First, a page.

With record transfer fees set to be smashed and several new managerial changes, the landscape of the division is changing and the title race is as wide open as it has ever been
By Ewan Roberts
The final weeks of the season have been so dominated by fawning over the roll-call of retiring legends, so preoccupied with dewy-eyed reminiscing, that you could be forgiven for thinking the Premier League was on the verge of fading into oblivion. But this clear-out of established pillars ushers in a new, brilliantly unpredictable era.
There has been a dreary inevitability about English football's top flight for so long, a staleness; the teams at the top never change, those at the bottom merely exist, but the raft of changes taking place will create a blank canvas. Three quarters of the so-called "Big Four" will have new managers, while Manchester United's - and, more so, Sir Alex Ferguson's - grip on the Premier League is about to be released.
|MOURINHO'S RECORD AGAINST RIVALS
But this is a different Mourinho. He announced his arrival from Porto with intoxicating self-confidence, the self-styled 'Special One', and a Champions League trophy under his arm. Now he returns weary, chastened by a fraught and unwelcoming stay in Madrid. Once he was all-powerful and all-conquering, now he's a tad vulnerable, cantankerous and paranoid – all of which only heightens his box office value.
The Chelsea he inherits is different too. Good but not great, bursting with creativity but devoid of a world-class, confidence-effused forward, and having tailed off as genuine contenders (picking up 48 fewer points than the title winners over the last three years).
But Mourinho's net spend in his maiden year with the Blues was over £90 million; a similar splurge this summer - and the capture of a star striker - would make them strong title challengers once more. The 50-year-old's organised, solid shape - which produced an astonishing 25 clean sheets in 2004-05 - coupled with the flair and craft of Chelsea's Three Amigos could be a potent and eye-catching combination.
Chelsea's primary challengers will remain the Manchester clubs, who have interchanged at the top of the table for the past two years, though both will undergo major changes this summer. United have lost the greatest club manager of all time, which will hurt them exponentially more than the 4.7 per cent hit their share price took in the first 10 minutes the New York Stock Exchange was open following Sir Alex's retirement announcement.
Replacing him is David Moyes, whose scrupulous reign at Everton on a threadbare budget is a wildly different beast from the expectations and pressures he can expect at Old Trafford. Will United retain their winning edge? Will their attacking football be shelved in favour of more familiar pragmatism? Can the 50-year-old manage a squad bursting with big personalities?
Moyes has no medals to put on the table, no experience of winning championships, and in Mourinho he will be up against an opponent he has never beaten in eight previous encounters (with an aggregate score of 15-6 in favour of the Portuguese).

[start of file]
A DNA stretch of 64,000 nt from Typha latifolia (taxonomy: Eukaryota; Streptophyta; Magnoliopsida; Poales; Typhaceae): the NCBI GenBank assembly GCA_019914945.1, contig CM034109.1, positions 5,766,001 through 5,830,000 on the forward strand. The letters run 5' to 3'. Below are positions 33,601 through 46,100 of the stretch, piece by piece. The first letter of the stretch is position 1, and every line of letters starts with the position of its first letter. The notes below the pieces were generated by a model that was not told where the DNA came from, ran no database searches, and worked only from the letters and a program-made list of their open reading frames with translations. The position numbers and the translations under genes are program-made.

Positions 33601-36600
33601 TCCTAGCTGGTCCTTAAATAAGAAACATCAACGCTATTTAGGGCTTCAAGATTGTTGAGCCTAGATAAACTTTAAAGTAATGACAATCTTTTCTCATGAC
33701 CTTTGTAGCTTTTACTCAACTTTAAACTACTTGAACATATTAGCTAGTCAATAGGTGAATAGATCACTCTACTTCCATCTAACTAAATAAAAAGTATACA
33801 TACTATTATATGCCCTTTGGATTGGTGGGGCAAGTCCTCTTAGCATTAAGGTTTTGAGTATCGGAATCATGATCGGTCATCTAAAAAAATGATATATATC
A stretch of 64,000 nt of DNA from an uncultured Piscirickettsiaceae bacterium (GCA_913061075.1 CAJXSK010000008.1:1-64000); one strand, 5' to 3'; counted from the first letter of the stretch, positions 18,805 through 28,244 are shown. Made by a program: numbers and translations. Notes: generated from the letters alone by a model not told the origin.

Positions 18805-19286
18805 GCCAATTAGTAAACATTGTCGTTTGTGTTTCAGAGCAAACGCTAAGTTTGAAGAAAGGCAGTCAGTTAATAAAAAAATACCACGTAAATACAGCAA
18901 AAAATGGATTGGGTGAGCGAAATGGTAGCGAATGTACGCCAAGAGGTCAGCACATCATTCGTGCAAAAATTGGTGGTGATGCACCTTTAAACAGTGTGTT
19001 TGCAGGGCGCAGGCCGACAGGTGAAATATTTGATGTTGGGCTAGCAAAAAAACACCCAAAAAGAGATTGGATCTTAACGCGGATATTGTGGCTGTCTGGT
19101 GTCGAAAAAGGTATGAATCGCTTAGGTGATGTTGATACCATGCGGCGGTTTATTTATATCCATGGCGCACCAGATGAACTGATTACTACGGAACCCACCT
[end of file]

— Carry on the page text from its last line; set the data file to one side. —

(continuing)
While Sir Alex was irreplaceable, City boss Roberto Mancini patently was not. The FA Cup finalists stood still under his stewardship, allowing United to soar past them and the rest of the pack to catch up. Mancini blamed a poor summer window, though his flirtation with an unfamiliar back three and numerous management and tactical fumbles certainly did not help.
|SECOND HALF OF 2012-13 SEASON
Somewhat surprisingly, the teams to benefit most from this upheaval and unpredictability could be Arsenal and Tottenham. Both are stable - with Arsene Wenger now the longest-serving manager in the league and Andre Villas-Boas having ridden an early wave of cynicism and reservation - and both have a head-start on their transitions (having recovered from the loss of key players last summer).
Spurs were defeated just twice in 2013 and were the only team other than Real Madrid not to lose against the rampant Red Devils, while Arsenal lost just one match from the end of January onwards, averaging 2.4 points per game - over the course of a season that would produce 92.6 points, enough to win the title.
The north London clubs are improving at a rapid rate, and are both one or two quality signings (especially in the striking department) away from challenging not just for the top four, but the title.
Liverpool are dark horses too, out-scoring all sides in the second half of the season, while Merseyside rivals Everton could be a real force if Roberto Martinez – the likely successor to Moyes – is able to bring fluid attack play to the Scot's pre-existing defensive base, the Wenger to Moyes' George Graham.
2012-13 was not a vintage year for the Premier League – more of a cava than a Champagne – while the most exciting thing to happen during the most recent transfer deadline day was the non-signing of Peter Odemwingie.
But it will be different this year. The top-end competitiveness will ramp up a notch, there is no end of potential narratives and new managers will bring with them an influx of foreign talent as the Premier League landscape is reforged. With that comes a degree of danger, the prospect of instability, but it's liberating – next year will more like a grand national than the two-horse races to which we've grown accustomed. So buckle up, because the times they are a-changing.
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